And then it turned a corner one day. I mean it literally turned a corner, because around the block,an incredible natural wine shop, Le Vin en Tête,had just opened its new outpost. You know that feeling of knowing that you are making better choices for yourself? The same feeling when you stop eating the Kraft blue boxes to make your very first real mac'n'cheese with good cheddar, cream, lots of black pepper, and maybe some lobster if it's close to payday? I walked through Le Vin en Tête's door and probably into adulthood all at once. I still don't know if I have evertaken another step into adulthood since.
French kitchens have this afternoon break called coupure, and seeing as this wine shop was conveniently placed in the 6 minute walk to work twice a day, we quickly became regulars at LVET so as to keep trying to quench our aforementioned thirsts. One great thing about wine-producing countries is that you can drink very well for very little money. As gangster as I thought I was for working in a Top French Restaurant, I was still cruelly underpaid, earning a mere 1100 euros a month. The amazing man who was tending the shop, let's call him Didier for the story, remains to this day one of the first people I trusted with my eyes closed as he was putting bottle after bottle into our newbie hands. I still don't know to this day if my trust was helped by the fact that he was wearing shirts very obviously knitted by his Mom and/or because he was systematically giving us 20% off.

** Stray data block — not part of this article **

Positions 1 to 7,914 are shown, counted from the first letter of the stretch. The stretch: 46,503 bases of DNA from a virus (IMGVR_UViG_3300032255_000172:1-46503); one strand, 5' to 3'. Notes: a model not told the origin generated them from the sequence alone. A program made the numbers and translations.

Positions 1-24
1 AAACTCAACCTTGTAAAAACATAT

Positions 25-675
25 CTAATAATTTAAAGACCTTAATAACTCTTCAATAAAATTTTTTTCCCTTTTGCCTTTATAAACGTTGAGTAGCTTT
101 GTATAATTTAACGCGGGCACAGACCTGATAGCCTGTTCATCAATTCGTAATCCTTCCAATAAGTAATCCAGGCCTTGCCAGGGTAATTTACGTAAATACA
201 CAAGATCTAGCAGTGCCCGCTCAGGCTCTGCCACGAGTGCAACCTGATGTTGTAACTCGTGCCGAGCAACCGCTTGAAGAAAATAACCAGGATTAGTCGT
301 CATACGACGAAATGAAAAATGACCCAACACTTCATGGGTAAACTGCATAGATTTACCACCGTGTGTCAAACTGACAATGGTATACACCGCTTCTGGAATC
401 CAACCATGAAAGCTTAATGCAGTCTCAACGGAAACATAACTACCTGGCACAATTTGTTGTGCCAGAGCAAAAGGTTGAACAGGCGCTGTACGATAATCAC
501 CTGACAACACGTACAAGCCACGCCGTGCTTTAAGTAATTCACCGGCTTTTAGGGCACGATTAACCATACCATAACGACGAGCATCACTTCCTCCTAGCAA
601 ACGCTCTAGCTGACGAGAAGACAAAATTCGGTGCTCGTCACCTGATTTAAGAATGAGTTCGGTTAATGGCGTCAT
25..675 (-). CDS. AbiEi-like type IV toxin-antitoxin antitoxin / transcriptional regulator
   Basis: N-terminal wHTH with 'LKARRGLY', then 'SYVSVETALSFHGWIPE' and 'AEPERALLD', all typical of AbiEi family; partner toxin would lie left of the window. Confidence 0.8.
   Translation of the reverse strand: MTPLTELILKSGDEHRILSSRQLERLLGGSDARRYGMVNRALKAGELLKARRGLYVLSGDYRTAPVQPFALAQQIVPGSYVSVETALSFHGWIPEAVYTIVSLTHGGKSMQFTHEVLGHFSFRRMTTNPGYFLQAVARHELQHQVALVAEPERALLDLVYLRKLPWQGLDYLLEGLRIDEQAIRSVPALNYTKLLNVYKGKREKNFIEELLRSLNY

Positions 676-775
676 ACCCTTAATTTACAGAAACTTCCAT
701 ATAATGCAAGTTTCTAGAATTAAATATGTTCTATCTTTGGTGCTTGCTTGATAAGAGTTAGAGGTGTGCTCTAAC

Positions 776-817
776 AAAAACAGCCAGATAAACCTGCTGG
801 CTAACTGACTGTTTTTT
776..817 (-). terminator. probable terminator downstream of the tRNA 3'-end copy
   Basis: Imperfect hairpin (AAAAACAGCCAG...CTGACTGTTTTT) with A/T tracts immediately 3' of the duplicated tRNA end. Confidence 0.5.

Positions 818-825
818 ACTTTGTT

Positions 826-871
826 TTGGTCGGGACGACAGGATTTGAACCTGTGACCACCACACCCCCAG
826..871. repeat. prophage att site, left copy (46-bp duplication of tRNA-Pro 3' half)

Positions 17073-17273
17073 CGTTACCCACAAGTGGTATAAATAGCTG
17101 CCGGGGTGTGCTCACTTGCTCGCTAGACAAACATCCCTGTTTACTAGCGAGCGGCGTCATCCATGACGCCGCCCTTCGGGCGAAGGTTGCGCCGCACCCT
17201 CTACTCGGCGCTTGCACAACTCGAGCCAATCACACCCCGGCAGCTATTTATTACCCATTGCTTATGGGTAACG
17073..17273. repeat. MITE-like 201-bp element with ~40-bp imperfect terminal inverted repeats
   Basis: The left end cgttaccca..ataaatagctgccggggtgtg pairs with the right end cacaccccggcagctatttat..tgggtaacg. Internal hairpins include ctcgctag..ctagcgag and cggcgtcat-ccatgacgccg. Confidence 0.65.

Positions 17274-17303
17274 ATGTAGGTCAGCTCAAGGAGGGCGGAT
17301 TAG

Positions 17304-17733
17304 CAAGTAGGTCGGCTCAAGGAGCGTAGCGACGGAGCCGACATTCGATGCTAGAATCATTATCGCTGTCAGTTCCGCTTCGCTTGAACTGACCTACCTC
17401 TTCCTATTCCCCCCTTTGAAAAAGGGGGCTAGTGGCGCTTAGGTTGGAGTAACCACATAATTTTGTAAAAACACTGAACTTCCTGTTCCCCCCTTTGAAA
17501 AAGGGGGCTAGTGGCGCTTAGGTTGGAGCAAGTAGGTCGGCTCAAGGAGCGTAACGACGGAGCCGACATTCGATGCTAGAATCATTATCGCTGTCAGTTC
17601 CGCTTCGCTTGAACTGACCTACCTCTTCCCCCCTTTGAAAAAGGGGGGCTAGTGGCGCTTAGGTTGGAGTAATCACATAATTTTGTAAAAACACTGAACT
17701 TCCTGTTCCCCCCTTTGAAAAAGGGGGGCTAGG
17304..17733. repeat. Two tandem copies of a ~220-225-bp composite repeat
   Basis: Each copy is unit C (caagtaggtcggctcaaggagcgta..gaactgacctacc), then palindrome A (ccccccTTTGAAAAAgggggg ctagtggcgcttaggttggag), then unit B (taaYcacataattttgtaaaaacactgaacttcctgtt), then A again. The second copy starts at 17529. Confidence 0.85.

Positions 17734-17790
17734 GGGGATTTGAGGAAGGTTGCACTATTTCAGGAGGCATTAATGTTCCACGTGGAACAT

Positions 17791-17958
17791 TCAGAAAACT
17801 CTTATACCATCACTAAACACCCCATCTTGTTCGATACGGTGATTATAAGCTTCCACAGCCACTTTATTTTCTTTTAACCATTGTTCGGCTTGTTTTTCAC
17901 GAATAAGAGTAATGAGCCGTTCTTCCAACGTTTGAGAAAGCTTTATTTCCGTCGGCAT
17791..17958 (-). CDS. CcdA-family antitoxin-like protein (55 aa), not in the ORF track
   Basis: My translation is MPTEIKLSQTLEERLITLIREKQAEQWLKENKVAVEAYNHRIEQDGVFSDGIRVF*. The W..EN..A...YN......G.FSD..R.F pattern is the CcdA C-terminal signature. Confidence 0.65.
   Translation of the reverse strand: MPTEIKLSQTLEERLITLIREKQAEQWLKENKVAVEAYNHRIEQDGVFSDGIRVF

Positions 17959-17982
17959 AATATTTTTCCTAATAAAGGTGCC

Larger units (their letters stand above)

Didier was my entry into the vast natural wine world; I drank bottles in the like of the first vintage of Petit Chablis ever vinified by Athénaïs de Béru, I discovered Gilles Azzoni, drank Julien Meyer's Mer et Coquillages, and on jours de fête, we'd pick something from the top shelf, like Pacalet, or Allemand, or that ONE specific bottle he chose one day that made my world explode. My memory serves me well, and I can trace back every second from pulling the cork to the last drop on my tongue. I was finally giving in to becoming someone who likes wine. This bottle led me to right here where I am now on this hot August day: wine director of one of Montreal's most celebrated restaurants. That bottle was a Morgon Côte de Py from Jean Foillard, vintage 2009. « Complicated vintage » you will tell me: too hot, too ripe, overrated, underrated, drink now, drink in 5 years, drink yesterday. I didn't know anything, and I still don't, but only the sheer pleasure of sharing a life-changing wine with someone for whom I had deep feelings.
I walked out of Le Vin en Tête for the last time in January 2013, saying goodbye to Didier, or a very cheerful « à bientôt » rather, before jumping on a plane to come back to winter wonderland in Montreal. I still think about Roger sometimes. I think about the bottles I drank after I left him. I think about the ones he picked without me after I was gone. I still feel pretty clueless about a lot of things, but of one thing I am certain: this bottle of Foillard shaped the course of my life. A lot more than Roger did.